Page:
Also, consider that Amazon and its Whole Foods will soon have drones delivering e-commerce purchases. Once that ramps in scale, the delivery costs should decline, reasoned Hecht.
Rural population differences also factor into the delivery mechanisms for rural consumers, suggested William Schumacher, CEO and founder of Uprising Food.
“Grocery delivery is a bit harder to obtain in rural areas as there are fewer people to offer the service and to deliver groceries,” he told the E-Commerce Times. “In order for e-commerce to be as productive in rural towns as it is in the city, grocery stores would need to take charge of delivery in order to ensure customer satisfaction.”
No Clear Path
By its geographical nature, serving the rural consumer is a persistent challenge. To some extent, e-commerce in rural areas suffers.
For obvious reasons, most businesses will address market segments that are easy to reach and serve. The rural consumer is often subject to what economists call a “rural penalty” or a lack of services, resources, employment, and consumption opportunities that give this population unequal social outcomes, according to Jim Salas, professor of marketing and economics at the Pepperdine Graziadio Business School.
“From a business perspective, rural areas suffer from gaps in human capital, distance, and low population challenges and overall, lower socioeconomic differences which often do not represent the “low hanging” fruit that most businesses go after,” he told the E-Commerce Times.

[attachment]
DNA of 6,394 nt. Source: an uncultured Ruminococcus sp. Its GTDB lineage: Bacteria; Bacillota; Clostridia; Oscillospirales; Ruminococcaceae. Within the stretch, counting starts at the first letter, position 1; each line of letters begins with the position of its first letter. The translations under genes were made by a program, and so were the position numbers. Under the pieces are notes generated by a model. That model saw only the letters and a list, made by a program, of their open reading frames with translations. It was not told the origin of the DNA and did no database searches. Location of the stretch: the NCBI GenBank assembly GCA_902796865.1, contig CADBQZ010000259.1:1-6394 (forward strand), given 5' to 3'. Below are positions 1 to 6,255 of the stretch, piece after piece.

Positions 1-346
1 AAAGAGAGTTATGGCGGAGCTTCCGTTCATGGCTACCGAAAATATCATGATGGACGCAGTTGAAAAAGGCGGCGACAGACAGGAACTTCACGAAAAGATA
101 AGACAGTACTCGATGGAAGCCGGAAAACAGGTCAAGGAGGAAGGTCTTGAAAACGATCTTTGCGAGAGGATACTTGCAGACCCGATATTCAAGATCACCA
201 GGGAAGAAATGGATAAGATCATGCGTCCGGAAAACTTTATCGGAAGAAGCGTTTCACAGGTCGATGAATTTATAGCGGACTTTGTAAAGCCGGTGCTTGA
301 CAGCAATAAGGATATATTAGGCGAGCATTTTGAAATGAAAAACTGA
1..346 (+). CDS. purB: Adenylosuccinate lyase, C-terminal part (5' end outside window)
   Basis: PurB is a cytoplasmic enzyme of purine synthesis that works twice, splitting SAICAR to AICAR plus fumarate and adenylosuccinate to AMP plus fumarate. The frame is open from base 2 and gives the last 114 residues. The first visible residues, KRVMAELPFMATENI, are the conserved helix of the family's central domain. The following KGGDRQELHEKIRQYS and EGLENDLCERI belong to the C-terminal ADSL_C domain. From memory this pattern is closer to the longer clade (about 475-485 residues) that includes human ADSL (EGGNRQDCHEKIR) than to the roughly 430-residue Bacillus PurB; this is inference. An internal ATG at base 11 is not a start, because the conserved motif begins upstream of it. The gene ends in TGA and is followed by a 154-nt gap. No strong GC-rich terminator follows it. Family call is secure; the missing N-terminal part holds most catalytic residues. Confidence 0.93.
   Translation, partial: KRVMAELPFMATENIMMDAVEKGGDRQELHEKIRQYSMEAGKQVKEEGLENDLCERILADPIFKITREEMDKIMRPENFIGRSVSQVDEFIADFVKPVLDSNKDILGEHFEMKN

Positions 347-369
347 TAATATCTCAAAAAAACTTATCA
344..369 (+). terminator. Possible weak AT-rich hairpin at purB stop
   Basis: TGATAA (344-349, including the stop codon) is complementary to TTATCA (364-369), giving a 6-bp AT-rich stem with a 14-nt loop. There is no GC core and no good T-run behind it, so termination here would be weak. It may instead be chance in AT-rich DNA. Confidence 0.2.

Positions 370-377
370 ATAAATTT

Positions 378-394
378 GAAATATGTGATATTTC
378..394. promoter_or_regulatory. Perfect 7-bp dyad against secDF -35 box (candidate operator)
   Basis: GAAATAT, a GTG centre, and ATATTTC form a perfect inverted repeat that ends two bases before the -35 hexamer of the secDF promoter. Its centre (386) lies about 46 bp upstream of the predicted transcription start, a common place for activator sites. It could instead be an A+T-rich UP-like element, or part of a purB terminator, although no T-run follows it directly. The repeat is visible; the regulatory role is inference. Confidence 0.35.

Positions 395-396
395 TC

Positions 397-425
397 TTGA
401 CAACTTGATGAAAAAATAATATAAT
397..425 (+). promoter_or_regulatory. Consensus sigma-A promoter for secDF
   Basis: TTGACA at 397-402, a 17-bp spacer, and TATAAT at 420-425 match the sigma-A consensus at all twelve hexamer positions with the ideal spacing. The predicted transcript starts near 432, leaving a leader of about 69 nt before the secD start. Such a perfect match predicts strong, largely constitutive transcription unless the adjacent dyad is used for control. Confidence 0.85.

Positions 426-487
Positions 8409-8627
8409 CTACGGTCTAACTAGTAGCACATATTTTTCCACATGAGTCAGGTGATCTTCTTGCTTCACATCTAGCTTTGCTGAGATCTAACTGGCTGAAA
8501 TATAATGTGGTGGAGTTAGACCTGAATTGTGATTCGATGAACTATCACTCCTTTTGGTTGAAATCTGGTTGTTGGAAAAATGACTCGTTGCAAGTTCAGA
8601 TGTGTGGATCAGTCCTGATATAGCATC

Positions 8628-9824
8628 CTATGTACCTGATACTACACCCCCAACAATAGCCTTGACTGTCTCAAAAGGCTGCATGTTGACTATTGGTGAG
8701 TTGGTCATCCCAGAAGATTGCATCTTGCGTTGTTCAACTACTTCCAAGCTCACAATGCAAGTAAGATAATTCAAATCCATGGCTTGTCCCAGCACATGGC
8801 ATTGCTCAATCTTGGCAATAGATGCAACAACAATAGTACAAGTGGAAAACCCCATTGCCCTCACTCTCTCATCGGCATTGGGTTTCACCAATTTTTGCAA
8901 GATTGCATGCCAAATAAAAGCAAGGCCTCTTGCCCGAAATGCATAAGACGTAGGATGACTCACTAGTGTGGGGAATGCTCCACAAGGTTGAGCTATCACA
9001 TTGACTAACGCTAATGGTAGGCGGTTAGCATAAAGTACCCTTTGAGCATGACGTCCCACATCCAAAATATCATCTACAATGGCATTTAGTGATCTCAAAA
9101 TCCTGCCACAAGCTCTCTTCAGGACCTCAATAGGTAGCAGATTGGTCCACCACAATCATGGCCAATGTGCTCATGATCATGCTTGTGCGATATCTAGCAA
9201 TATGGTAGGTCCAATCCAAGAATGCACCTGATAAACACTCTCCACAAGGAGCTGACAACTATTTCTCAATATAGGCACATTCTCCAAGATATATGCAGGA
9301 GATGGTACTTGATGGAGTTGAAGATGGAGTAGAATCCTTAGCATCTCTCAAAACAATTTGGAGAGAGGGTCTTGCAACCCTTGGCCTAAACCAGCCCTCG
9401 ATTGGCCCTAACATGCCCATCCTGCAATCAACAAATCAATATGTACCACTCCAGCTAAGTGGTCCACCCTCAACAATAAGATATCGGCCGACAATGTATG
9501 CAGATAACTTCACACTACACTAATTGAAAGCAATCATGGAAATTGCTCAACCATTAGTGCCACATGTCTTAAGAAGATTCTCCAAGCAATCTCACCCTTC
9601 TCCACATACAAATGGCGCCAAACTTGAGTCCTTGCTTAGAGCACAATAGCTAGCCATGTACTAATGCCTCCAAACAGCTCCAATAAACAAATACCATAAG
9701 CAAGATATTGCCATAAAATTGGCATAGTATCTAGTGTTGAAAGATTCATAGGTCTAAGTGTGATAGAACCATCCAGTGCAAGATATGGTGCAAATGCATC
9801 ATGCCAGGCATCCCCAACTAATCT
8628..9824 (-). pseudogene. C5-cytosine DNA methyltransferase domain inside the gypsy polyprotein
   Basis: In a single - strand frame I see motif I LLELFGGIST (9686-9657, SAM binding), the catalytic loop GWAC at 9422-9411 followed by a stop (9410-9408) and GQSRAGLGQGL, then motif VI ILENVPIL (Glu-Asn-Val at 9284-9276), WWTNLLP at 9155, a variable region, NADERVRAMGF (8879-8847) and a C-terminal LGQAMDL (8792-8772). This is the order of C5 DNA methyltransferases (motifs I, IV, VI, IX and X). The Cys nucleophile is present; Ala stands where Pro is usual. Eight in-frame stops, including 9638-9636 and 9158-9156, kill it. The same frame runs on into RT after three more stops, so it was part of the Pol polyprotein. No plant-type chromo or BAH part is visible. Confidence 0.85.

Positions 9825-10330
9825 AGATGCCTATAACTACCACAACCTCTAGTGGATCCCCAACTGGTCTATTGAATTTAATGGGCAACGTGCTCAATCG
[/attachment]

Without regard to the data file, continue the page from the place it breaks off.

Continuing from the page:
The delivery routine for rural customers is typically the same as postal rates are the same for everyone. That is true even when USPS has to drive hundreds of miles, he added.
Salas suggested that the math indicates rural e-commerce is not lagging behind more populated areas though. Rural America is increasingly digital, more and more of rural communities are connected to the Internet — with Internet access rates for rural communities approximating those of households across the country, 85 percent versus 94 percent, he said.
With 12.4 percent of all retail sales projected to be online by the end of this year, 73 percent of those sales will come from rural consumers. However, some studies have found that rural consumers with access to the Internet choose to not go online, let alone conduct purchase transactions.
Other reports show online grocery shopping is a challenge when 55 percent of shoppers are very satisfied with their local grocery stores and 65 percent of them have never purchased groceries online. These results do not change much when distinguishing between rural and urban consumers. The unanswered question is whether those results are caused by demand or supply issues, he asked.
“I think it is a bit of both. Rural consumers may have digital access, but the cost is much higher for them compared to their urban counterparts. They are also demographically older, not as educated, and of lower socioeconomic status so these factors place them on the low end of tech adoption in general, said Salas.